My hope is that some gamers may find some value in my approach and may find things in my painting approach that helps them as well, that's all.

Jeez, why do these topics always have to attract such cynicism and anger?

These are miniature DISCUSSION forums after all. A place where you start up topics and people talk about them, you know?

Moonbeast13 Apr 2019 11:22 a.m. PST

@ Baranovich

No irritation on my part.You honestly sounded like you wanted an explanation on why the armor was a specific color or why the helmets were painted a specific color. My marines are dirty, paint yours how you wish. I like the muted colors you used, I have always thought the Ultramarines were way too bright. I was jokingly replying to Robert, sort of.I probably should have added a smiley. And they are re-releasing the He-Man figures, and I think they're terrible.:)

Hades wolf13 Apr 2019 11:01 p.m. PST

Well I have decided to go the whole-hog with my new Shadow Spear Vanguard Marines, nice camo green armour, urban camo cloaks (if I can paint it) and no chapter badge etc, just armour numbers and a bit of art in places. Sans Colonial Marines.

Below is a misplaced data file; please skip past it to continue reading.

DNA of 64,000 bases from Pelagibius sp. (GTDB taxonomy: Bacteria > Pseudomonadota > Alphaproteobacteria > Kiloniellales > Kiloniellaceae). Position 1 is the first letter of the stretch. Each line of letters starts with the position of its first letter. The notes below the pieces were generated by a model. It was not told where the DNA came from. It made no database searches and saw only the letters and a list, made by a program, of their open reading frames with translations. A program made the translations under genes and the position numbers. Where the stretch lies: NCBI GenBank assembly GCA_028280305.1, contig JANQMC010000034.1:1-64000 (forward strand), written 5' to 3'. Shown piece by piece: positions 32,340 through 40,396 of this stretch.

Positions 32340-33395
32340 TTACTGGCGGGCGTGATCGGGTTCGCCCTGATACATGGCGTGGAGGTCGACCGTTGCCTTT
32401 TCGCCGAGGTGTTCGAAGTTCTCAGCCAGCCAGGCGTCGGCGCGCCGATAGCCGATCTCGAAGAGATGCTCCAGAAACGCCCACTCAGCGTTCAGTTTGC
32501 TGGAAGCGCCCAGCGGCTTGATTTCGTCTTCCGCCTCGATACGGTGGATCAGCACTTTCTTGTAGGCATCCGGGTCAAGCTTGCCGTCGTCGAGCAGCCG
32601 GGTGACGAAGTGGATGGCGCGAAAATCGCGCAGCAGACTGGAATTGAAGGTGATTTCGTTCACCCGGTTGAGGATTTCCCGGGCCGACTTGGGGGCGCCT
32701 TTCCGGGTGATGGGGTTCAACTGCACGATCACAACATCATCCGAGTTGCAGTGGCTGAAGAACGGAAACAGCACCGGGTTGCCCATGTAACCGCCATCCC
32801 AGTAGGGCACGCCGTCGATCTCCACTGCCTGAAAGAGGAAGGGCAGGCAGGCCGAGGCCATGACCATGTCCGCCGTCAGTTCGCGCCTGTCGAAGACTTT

Also no skulls (unless I add them) and lots of extra pouches etc.

To this force will also be added some scouts (old metal) and new plastics and some lovely black op snipers from Anvil miniatures as Sternguard marines. Plus a couple of land speeders and a land speeder storm. A Camo Rhino and I must get a Vindicator, just because I love the models.

Almost sensible Marines, possibly?


15mm and 28mm Fanatik14 Apr 2019 11:00 a.m. PST

Here are some GW "sanctioned" SM camo schemes from back in the RT days:







Granted, they're still not very practical or effective in the real world sense but coolness trumps utility where marketing is concerned.

15mm and 28mm Fanatik14 Apr 2019 11:28 a.m. PST

Here's a nice example on a Primaris Marine. A reason camo isn't popular on smooth armor is that you lose much of the depth and three-dimensional effect compared to unicolor schemes with proper shading/lining/washing/highlighting. It's also why we only see camo mostly on the non-armor (i.e. cloth) parts of the Astra Militarum:

Hades wolf15 Apr 2019 7:57 a.m. PST

That's why I am going for plain camo green armour and just using camo on the capes etc 😁

Aethelflaeda was framed15 Apr 2019 9:52 a.m. PST

I prefer the camouflage every time. A 3D figure creates its own shadows and highlights in any case.

Lion in the Stars16 Apr 2019 6:02 p.m. PST

Skippy for the win! evil grin

My Primaris Marines are getting painted in the RT-era Marines Errant camo, which happens to look a lot like Luftwaffe Splinter:

Even if that does make them Sons of Gullible/Papa Smurf.